A gusty second day on the river with water levels rising after a night of rain. Image Karthic

The Aspiring Biodiversity Trust team were determined to complete the length of the river walkover from Boiler Flat down to the river delta and with the additional help of a new volunteer Karthic (to the left below), a wildlife and conservation film maker with Natural History New Zealand (NHNZ) from Dunedin. Karthic found the experience “quite an eye opener” and savoured the remoteness of the location throughout his stay. He hopes to return when conditions are more suitable for wildlife filming!

Walkover sections being divided up to help maximise cover of braided river bird habitat by surveyors

The ABT bird surveyors in action (above) planning survey route sections and safe river crossings. All key braided river bird bird species were present however in generally lower numbers with more dispersed distribution in comparison to previous years. Total counts will be analysed and compared with national trends for key braided river bird species. This was the first wrybill pair of the year recorded foraging along the waters edge.

Female wrybill with a more slendar neck collar
Male wrybill with a wider neck collar and black patch to the forehead

The male and the female are very similar, with subtle differences in colouration and markings. Nick Beckwith a regular ABT volunteer captured this pair nicely on the first survey day.

A nest site was later found (below) the pale grey eggs and nest site highlight the incredible cryptic adaptations of these species enabling them to breed in such a harsh environment with considerable threats.

The female had briefly left this nest site (below) to forage on aquatic invertebrates along the nearby waters edge which enabled this image.

A wrybill nest site on the Makarora River

Thanks to Wilkin River Jets who facilitated the lower Makarora River section of the survey and the upper Wilkin River section. Image below shows the view up the Wilkin Valley from the jet boat, with snow capped Mt Aeolus in the background. There was certainly a crisp chill in the wind that day despite the blue, blue sky.

The team were fortunate to be able to stay at Makarora during the surveys especially during the busy production of a new top secret film (due out in March 2021).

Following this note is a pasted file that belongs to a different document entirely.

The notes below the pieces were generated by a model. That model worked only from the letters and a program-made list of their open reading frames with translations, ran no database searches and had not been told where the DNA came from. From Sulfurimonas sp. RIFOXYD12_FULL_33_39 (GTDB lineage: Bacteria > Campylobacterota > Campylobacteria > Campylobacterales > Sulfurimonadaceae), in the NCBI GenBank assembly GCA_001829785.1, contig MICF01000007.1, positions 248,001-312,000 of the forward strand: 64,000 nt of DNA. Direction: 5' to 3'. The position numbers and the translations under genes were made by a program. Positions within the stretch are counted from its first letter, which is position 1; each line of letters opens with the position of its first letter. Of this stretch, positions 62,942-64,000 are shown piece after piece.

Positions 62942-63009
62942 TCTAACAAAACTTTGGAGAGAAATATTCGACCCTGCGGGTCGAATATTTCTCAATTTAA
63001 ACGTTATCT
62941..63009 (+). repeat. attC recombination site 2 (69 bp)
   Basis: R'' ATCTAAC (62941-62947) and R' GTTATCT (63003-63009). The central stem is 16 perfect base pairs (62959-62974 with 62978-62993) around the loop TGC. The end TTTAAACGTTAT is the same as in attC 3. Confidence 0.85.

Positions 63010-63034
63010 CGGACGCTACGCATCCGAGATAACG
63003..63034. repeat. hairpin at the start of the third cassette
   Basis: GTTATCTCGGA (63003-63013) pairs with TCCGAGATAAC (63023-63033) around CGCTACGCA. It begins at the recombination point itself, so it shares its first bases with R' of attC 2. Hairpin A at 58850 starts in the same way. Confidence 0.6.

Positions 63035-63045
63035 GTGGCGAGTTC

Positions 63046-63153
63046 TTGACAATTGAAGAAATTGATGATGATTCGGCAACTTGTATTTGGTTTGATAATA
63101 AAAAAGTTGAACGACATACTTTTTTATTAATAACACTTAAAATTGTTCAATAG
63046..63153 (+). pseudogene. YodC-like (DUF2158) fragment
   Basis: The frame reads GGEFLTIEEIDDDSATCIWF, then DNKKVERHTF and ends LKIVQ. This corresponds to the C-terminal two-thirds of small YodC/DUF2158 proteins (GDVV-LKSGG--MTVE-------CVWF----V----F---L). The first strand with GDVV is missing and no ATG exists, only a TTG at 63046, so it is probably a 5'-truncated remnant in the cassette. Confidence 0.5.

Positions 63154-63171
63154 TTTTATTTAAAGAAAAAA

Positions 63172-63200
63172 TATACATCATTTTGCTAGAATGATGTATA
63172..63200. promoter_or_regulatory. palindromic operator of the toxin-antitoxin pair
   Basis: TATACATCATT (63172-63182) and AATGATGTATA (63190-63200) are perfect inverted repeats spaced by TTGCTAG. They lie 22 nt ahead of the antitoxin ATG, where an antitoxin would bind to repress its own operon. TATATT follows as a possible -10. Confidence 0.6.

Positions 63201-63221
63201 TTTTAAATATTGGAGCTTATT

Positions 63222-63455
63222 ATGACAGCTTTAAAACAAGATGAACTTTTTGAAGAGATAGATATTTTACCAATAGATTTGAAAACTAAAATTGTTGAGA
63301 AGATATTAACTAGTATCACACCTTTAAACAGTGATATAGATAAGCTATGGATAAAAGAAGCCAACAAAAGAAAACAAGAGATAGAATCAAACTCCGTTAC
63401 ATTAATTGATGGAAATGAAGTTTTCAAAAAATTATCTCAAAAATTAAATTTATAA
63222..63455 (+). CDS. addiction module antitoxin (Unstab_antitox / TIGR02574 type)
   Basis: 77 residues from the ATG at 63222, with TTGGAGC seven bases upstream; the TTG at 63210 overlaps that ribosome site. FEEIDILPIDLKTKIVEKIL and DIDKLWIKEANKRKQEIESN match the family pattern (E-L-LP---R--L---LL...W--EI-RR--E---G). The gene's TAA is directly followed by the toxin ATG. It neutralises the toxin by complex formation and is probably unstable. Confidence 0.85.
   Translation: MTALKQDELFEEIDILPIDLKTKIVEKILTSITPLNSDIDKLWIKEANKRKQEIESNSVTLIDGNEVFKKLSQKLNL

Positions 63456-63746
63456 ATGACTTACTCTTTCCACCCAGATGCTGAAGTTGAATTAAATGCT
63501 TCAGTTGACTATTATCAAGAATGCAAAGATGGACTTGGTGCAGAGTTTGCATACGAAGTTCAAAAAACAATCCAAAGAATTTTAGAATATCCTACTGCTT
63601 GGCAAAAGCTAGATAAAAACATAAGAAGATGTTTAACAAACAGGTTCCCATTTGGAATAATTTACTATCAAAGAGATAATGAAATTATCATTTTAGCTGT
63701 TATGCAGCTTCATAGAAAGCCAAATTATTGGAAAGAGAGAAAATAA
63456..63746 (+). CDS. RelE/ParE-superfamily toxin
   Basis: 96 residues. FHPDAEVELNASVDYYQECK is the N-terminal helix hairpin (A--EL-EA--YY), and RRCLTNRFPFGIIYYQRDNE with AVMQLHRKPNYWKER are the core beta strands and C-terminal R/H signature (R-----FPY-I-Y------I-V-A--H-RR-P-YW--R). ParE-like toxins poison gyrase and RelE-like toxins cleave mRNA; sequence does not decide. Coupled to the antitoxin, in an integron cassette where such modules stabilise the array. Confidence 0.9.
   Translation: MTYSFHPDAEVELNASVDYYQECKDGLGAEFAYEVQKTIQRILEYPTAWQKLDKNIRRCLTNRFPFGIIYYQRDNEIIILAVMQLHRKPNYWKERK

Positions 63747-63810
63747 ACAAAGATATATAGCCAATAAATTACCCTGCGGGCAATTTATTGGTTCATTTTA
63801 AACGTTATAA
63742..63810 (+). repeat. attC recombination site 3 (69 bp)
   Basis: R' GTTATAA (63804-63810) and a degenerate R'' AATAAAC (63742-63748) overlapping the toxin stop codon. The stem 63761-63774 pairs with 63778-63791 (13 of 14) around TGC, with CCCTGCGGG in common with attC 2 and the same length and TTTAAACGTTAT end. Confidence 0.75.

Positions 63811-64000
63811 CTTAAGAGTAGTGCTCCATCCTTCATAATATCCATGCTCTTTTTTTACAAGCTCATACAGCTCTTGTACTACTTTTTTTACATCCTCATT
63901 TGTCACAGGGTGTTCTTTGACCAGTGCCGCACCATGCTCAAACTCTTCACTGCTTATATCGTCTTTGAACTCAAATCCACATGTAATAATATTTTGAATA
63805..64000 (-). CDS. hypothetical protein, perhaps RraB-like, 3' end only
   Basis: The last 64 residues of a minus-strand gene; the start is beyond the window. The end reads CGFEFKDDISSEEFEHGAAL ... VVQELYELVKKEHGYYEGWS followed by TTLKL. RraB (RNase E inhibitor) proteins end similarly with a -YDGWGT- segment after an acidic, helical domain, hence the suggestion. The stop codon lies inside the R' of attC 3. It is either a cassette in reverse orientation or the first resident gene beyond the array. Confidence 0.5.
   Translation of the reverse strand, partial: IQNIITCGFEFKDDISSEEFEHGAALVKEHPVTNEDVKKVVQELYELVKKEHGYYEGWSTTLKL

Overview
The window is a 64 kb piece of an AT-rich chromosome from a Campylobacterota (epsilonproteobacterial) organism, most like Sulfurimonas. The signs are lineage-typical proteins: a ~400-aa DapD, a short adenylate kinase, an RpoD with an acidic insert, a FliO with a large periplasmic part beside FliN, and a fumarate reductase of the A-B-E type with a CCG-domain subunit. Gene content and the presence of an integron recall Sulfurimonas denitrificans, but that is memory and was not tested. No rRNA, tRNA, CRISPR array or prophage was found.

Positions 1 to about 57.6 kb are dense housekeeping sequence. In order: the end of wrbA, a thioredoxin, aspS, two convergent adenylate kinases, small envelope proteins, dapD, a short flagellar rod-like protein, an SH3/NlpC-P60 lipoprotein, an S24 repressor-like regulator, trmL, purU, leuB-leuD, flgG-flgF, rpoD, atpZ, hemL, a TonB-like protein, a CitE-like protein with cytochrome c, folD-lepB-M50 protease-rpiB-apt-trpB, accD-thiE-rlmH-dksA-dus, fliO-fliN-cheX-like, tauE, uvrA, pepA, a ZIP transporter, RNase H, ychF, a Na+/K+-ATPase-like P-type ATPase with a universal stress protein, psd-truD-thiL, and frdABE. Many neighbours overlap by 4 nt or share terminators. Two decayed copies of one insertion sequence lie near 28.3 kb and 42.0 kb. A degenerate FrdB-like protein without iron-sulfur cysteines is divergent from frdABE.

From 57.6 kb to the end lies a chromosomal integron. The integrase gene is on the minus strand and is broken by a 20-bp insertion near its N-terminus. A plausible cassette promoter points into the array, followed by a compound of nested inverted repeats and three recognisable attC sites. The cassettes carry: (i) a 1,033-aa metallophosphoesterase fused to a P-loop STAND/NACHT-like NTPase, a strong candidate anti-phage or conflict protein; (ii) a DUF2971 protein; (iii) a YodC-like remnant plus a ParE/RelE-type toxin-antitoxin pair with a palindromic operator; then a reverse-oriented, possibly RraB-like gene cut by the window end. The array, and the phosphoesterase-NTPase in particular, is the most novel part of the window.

As the day came to an end for the wonder that is Makarora, the stars appeared and the familar call of a pair of morepork/ ruru could be heard from the forest alongside the soothing flow of the river. Morepork presence is a positive indication of ecosystem health and this species appearers to be increasing in the valley.

The night sky – looking west over the Makarora River towards the Young Valley. Image Nick Beckwith.

*Thanks to all involved and those who helped enable this work. Including Sarah Forder, Nick Beckwith, Karthic SS, Danyel and Alex at Wilkin River Jets, Mt Albert Station and Dan and Carol Orbell.

Funding support provided by (LINZ) Land Information New Zealand.

 

Whio (blue duck) breeding confirmed in the upper Siberia Valley

Excited to report a memorable encounter with a whio family of three duckling’s, (two-three weeks old) with their magnificient parents. This is a promising sign for this ancient globally endangered taonga within the Makarora catchment.

The family were observed for a while as they continued dabbling amongst the rapids and jumping between rocks in the riverbed. Hopfully the young whio will fledge within the next 10-12 weeks and establish their own territory nearby their natal grounds.

Third duckling with second adult (24 November 2019), note the distinct bill shape present from a young age.

Whio primarily feed on aquatic invertebrates such as mayfly and caddisfly larvae and also take algae from stones and boulders. Their bill has a unique adaptation to facilitate feeding within the upper river environment. The upper bill has a semi-circular soft flap that helps protect the harder part of the bill from abrasion as the bird pries larvae from rocks in the river. The comb-like structures (lamellae) around the edge of the beak allow the whio to filter out aquatic insects and algae prey.

Proud male (forfront) and female parents

A new invasive mammal trap-line has been installed to help protect whio, particuarly during the breeding season. This is essential in tandem with the Department of Conservation’s periodic pesticide application during beech mast events to help increase fledgling success and restore whio populations.

Whio duckling 2-3 weeks old in the upper Siberia River. Circular bill flaps visible.

Whio are important indicator or Māori touchstone species of environmental condition, if they are present water quality is high as their food source (freshwater aquatic invertebrates) only exists under good conditions. This family really did appear healthy too!

“A day to remember, my first whio experience. Thank you!”

            ~ ABT Volunteer and whio photographer, Nick Beckwith

Typical whio habitat in the upper Siberia Valley and location of new ABT invasive mammal trap-line.

Thank you for visiting 🙂